The college process. The dreaded yet exciting part of every high school junior and senior’s life. As a junior, I spent hours upon hours studying for the SAT. The PSAT, SAT subject tests, and AP tests had their time, too. As spring break approached, I was ready to start thinking about what schools I wanted to tour. It was time to research. I knew I wanted something in warm weather, but that was about it. With no idea of my potential major, I had a hard time narrowing down my options by strong departments. Instead, I focused on size, location, academic integrity, and a few other characteristics that I cared about. I procrastinated my homework by googling college after college. I think I’ve looked at too many “fast facts” pages on college websites, but they helped me decide that southern California was my ideal location. I also used my parents and college counselor as resources, asking them their opinions on which schools could potentially be a good fit for me.
A few weeks later, my dad and I boarded a plane to San Diego. With seven tours on the itinerary, we had a long five days in San Diego and Los Angeles ahead of us. On each tour, I kept a mental list of all the things that stood out to me and all of the things that I didn’t like. When the tour was over, my dad and I would “debrief” usually over a meal in the main student cafeteria. I valued his opinion on the schools just as much as I valued my own. I kept a journal of my opinions on every school I visited (and continued to use the journal on the few other college tours I attended later). I made sure to take every brochure that the admissions office displayed. I probably went a little overboard with that, especially considering that I ended up recycling most of the brochures. The information sessions, tour guides, and journal entries all helped me consider my options and form opinions, but the most important piece of research was my immediate reaction to the campus. When I walked onto the campus, I made a note of how I felt. Could I see myself here? Did I like the people that I encountered? These subjective facts are what I thought about the most. I soon recognized that I was hooked on a couple of the schools that I saw, and I was especially hooked on going to school in L.A. The California trip ended with me feeling like I knew a lot more about what I wanted.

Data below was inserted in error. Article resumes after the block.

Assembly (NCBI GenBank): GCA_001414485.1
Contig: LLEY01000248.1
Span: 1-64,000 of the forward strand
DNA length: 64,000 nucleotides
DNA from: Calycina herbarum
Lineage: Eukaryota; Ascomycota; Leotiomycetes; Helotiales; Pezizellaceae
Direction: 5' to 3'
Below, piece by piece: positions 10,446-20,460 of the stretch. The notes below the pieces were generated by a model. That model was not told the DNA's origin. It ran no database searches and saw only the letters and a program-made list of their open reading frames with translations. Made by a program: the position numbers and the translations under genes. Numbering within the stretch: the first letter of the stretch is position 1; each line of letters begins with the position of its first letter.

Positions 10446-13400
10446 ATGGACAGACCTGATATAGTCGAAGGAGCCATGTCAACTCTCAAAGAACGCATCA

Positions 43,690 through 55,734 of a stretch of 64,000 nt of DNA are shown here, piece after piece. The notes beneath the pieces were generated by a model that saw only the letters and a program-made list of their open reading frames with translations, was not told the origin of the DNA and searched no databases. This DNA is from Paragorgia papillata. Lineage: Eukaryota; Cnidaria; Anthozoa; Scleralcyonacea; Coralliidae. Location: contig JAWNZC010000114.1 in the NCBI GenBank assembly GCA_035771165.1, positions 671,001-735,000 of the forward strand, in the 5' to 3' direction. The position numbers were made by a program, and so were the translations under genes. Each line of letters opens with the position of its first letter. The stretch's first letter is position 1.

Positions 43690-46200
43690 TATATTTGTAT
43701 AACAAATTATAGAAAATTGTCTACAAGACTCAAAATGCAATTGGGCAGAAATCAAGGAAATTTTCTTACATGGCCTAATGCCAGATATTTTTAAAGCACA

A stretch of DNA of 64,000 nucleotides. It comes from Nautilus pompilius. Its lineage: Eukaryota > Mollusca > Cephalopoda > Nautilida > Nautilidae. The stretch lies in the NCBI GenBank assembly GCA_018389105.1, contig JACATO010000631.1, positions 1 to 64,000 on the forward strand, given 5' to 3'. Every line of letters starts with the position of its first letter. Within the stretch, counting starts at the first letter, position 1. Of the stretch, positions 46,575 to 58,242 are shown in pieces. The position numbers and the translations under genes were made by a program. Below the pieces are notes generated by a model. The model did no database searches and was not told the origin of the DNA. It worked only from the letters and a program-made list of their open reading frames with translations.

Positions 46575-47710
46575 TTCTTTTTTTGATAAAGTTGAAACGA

I still had a long time until I had to decide where I wanted to apply so why not see a few more schools? My college counselor recommended Emory University. Once again, my Calc homework could wait—I had to google this school that I knew nothing about. The website’s information seemed assuring. I also talked to some people from my high school who are at Emory and got their opinion on the transition, similarities to my high school, and overall experience. Everything sounded like something I might like, so I registered for a tour, and a few weeks later, my mom and I were standing in the Atlanta airport waiting for a taxi to take us to Emory. The day whizzed by. Paying attention to my initial feelings, I took in everything I saw. I ended the day feeling excited and confused—I liked Emory more than I liked the California schools, but I loved California. However, my gut reaction told me that Emory was the school to which I should apply ED. And that’s exactly what I did.